The Last Laugh Movie Review
The Last Laugh is a 1924 German drama film directed by F. W. Murnau and starring Emil Jannings. The movie is critically acclaimed, but is to me quite disappointing.
It is about a doorman who gets demoted to washroom attendant and hides that from everyone until they find out and ridicule him. Now, the plot itself is good and of course important and emotional. But what is problematic here is the execution of said plot which is very weak. The film is awfully simplistic in that it consists of just that storyline and barely anything else in it. And just that plot wasn’t enough, even for its short running time of less than an hour and a half. What happened is that the movie is awfully prolonged (with the beginning in particular being so drawn out) that it becomes boring instead of engaging,
The main character is well realized and I liked him quite a bit. But Emil Jannings was to me not as great as everyone says he is. He has some great moments here and there, but he also overacted way too much in certain scenes and I was frustrated with that. He is solid, but far from great.
The directing from F. W. Murnau is naturally terrific and The Last Laugh compensates its plot shortcomings with such fantastic technical aspects to it. The film is beautiful to behold with the cinematography of course being the major standout. The film is so well shot with some excellent camera choices and some really inventive movements that it really does look amazing. There are some truly groundbreaking camera movements in here and the cinematography helps create the tension a lot.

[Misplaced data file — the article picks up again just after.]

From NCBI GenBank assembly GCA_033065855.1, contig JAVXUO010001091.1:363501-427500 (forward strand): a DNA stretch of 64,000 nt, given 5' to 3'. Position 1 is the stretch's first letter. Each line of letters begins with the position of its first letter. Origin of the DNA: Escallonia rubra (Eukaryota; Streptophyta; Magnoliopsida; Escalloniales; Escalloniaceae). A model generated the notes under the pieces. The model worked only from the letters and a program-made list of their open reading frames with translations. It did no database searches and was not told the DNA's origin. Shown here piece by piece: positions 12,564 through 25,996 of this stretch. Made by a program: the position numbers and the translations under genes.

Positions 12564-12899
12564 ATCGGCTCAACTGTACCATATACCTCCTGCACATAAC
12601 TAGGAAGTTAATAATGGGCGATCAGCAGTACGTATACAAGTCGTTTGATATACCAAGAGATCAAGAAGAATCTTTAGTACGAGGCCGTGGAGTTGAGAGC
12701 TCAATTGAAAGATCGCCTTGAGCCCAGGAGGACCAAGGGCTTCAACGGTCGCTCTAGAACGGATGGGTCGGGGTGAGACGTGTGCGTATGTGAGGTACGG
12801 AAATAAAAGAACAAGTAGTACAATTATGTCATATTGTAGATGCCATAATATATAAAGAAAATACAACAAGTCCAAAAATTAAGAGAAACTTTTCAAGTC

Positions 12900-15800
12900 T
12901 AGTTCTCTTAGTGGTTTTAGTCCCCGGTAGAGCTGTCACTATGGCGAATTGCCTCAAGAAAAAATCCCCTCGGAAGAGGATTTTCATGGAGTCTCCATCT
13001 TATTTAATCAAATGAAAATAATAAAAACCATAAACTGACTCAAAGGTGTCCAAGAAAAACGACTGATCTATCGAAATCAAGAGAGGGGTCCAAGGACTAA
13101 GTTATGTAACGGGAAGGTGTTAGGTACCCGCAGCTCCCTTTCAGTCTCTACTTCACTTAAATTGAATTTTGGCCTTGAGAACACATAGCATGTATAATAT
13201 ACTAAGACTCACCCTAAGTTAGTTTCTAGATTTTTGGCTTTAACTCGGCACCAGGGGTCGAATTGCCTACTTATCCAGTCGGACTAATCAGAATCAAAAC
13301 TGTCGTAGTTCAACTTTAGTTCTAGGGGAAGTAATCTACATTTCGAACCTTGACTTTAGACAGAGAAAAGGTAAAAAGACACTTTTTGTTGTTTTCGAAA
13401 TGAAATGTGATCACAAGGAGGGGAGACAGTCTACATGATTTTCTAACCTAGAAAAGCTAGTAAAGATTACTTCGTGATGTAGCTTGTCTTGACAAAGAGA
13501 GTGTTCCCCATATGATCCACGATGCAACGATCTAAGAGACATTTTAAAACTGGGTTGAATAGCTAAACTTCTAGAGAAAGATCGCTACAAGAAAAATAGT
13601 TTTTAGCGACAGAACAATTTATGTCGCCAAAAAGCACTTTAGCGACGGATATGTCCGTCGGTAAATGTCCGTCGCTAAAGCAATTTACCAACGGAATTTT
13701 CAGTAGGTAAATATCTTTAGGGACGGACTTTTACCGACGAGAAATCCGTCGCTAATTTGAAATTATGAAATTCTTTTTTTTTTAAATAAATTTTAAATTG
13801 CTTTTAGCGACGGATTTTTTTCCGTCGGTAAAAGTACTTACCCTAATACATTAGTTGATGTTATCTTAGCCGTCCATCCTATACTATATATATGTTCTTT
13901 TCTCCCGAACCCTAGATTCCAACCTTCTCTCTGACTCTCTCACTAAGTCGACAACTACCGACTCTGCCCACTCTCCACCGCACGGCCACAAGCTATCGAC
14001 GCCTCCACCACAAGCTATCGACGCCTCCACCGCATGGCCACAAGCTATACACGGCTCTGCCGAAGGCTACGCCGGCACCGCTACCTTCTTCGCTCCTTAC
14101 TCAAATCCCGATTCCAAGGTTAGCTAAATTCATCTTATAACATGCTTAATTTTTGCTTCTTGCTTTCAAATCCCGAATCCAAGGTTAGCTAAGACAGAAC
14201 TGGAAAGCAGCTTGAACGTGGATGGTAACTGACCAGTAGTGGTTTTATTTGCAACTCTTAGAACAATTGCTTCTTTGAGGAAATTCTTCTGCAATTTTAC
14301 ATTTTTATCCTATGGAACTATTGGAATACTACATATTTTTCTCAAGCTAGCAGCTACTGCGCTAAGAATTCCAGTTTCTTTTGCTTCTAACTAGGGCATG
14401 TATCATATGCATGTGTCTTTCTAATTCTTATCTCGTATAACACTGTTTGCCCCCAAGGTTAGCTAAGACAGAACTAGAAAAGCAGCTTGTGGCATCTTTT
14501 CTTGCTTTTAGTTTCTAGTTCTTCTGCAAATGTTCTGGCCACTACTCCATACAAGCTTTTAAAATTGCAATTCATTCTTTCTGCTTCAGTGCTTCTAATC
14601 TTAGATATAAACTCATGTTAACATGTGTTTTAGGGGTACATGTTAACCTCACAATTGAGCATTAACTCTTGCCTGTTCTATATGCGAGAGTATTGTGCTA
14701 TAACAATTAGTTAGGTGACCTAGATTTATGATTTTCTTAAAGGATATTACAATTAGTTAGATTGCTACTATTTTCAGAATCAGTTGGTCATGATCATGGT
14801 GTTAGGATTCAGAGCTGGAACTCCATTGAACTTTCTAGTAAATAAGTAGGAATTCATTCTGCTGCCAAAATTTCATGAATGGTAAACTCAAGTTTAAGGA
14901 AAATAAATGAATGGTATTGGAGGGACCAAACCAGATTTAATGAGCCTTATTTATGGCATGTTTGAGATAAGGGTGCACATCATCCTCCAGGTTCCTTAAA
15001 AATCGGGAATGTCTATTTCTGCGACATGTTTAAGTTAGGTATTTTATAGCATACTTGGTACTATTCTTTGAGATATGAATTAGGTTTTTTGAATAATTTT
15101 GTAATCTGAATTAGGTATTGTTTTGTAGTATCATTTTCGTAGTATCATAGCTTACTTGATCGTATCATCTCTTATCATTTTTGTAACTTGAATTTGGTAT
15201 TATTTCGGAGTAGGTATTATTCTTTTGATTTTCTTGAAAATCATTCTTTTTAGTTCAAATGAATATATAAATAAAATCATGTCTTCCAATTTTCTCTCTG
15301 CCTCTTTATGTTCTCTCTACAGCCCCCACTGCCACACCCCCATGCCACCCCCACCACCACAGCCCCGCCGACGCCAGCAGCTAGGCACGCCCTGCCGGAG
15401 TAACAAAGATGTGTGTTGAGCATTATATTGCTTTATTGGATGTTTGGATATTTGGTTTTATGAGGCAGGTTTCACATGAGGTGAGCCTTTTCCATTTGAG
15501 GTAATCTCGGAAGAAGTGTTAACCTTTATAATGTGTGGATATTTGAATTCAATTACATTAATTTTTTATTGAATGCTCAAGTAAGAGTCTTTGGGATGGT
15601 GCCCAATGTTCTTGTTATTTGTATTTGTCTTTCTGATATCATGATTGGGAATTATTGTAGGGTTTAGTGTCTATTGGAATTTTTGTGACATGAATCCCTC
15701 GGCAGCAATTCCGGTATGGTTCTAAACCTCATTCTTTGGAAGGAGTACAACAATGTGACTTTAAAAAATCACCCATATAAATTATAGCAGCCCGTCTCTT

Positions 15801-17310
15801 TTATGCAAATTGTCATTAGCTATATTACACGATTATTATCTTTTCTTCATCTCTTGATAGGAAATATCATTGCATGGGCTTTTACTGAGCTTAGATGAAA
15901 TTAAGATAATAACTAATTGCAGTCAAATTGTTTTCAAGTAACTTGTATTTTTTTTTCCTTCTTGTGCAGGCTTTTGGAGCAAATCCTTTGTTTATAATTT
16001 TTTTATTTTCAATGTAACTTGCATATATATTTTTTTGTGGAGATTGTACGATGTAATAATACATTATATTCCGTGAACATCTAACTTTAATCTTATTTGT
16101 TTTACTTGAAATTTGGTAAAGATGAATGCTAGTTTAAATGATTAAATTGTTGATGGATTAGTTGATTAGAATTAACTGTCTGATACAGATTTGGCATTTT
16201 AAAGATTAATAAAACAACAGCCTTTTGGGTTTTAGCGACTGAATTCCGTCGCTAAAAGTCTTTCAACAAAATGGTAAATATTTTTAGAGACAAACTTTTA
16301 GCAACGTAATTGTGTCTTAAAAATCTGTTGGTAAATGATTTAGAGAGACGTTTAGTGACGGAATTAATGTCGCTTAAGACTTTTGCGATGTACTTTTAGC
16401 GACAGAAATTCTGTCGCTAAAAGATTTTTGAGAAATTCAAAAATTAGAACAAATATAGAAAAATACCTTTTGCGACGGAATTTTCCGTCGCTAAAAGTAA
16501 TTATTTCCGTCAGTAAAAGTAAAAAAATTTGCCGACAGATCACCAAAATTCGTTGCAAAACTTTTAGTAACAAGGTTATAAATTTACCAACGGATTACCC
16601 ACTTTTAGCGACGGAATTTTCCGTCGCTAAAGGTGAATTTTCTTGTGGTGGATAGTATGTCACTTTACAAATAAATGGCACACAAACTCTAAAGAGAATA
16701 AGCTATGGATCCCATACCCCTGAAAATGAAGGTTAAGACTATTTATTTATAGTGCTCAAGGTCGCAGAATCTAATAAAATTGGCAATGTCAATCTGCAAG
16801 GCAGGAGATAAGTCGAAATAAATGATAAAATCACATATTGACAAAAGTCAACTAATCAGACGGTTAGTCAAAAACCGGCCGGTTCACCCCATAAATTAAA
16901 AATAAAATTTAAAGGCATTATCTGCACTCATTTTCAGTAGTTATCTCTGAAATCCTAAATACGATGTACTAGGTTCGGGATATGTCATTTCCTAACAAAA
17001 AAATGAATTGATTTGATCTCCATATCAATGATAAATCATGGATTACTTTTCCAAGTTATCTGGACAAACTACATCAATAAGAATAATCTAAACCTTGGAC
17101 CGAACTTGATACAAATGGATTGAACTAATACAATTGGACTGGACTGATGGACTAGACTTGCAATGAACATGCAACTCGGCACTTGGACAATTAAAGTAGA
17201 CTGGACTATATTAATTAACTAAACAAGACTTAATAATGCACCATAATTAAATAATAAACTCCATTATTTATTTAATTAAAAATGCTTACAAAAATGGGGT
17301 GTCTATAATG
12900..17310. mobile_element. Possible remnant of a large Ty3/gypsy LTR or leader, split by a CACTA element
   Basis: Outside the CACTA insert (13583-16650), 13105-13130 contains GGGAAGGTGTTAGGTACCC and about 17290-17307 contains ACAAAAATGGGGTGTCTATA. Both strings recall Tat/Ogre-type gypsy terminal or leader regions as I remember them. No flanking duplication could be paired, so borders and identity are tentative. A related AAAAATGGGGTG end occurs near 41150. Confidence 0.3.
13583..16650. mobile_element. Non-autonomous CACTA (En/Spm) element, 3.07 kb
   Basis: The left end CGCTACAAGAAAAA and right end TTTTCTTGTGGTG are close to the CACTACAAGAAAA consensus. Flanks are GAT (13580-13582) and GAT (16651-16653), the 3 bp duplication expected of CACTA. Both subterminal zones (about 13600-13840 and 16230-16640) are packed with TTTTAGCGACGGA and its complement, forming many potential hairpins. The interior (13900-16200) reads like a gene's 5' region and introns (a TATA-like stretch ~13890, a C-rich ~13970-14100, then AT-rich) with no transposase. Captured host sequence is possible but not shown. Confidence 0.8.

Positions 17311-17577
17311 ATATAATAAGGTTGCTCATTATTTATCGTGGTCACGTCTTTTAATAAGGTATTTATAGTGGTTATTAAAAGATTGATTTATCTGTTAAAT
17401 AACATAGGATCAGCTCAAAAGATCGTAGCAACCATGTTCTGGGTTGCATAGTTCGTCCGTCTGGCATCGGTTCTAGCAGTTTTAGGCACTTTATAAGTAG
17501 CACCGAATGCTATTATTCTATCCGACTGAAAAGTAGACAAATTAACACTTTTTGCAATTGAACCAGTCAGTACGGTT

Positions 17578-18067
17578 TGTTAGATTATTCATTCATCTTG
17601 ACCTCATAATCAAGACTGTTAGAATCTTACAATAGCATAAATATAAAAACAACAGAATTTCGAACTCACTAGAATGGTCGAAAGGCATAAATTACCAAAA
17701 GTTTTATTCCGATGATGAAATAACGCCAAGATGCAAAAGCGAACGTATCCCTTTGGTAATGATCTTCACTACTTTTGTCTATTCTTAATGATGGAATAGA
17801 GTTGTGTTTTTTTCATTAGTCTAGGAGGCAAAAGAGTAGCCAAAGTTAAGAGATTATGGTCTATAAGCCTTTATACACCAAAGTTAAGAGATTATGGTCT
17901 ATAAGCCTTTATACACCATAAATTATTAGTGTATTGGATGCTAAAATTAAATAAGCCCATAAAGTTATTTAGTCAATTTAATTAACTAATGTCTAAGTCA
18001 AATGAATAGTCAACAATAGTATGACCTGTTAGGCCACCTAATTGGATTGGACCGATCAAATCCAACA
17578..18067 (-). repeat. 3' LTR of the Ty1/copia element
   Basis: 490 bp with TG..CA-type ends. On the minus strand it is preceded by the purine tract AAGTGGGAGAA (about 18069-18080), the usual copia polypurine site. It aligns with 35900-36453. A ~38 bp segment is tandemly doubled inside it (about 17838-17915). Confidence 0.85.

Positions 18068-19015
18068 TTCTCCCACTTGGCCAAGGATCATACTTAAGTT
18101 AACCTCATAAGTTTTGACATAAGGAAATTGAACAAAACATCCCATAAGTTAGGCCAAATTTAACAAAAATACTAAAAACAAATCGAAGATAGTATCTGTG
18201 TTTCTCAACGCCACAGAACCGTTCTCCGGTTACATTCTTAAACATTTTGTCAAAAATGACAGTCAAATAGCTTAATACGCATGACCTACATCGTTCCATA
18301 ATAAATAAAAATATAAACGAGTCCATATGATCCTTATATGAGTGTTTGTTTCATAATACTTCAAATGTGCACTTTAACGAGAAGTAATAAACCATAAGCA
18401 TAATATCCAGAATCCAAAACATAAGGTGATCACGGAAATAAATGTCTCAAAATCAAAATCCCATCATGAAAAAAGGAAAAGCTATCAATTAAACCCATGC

The score is solid as is the tone, but the pacing is too slow and the film has such an abrupt, cop-out happy ending that is just stupid to witness. This is the kind of story that should have ended sadly, but they chose to abruptly end it on a positive note, thus ruining the end product. But it still is very emotional with some scenes being quite poignant and the film deals with an important subject matter for its time.
The choice of the lack of intertitles in The Last Laugh is done for better and for worse. On the one hand, it is professional and it makes you observe more the facial expressions and all the subtleties, but it is still problematic as there should have been some of it to improve the storyline and more importantly, to strengthen the character development. I get what the director was going for here and I can understand that, but I still think that the film would have benefited from some dialogue intertitles and not just a couple of letters etc.
As for its set design, it is great and the film is visually incredibly appealing as are all of the German classics from the 1920s. I respect this film, but I just wish that it was more impactful and better crafter storywise. Its technicalities are just awesome, but the characters and the story around it should have been much better and the film would have been great. But like this, it ended up being just solid and a major disappointment to me as I expected a lot more from it.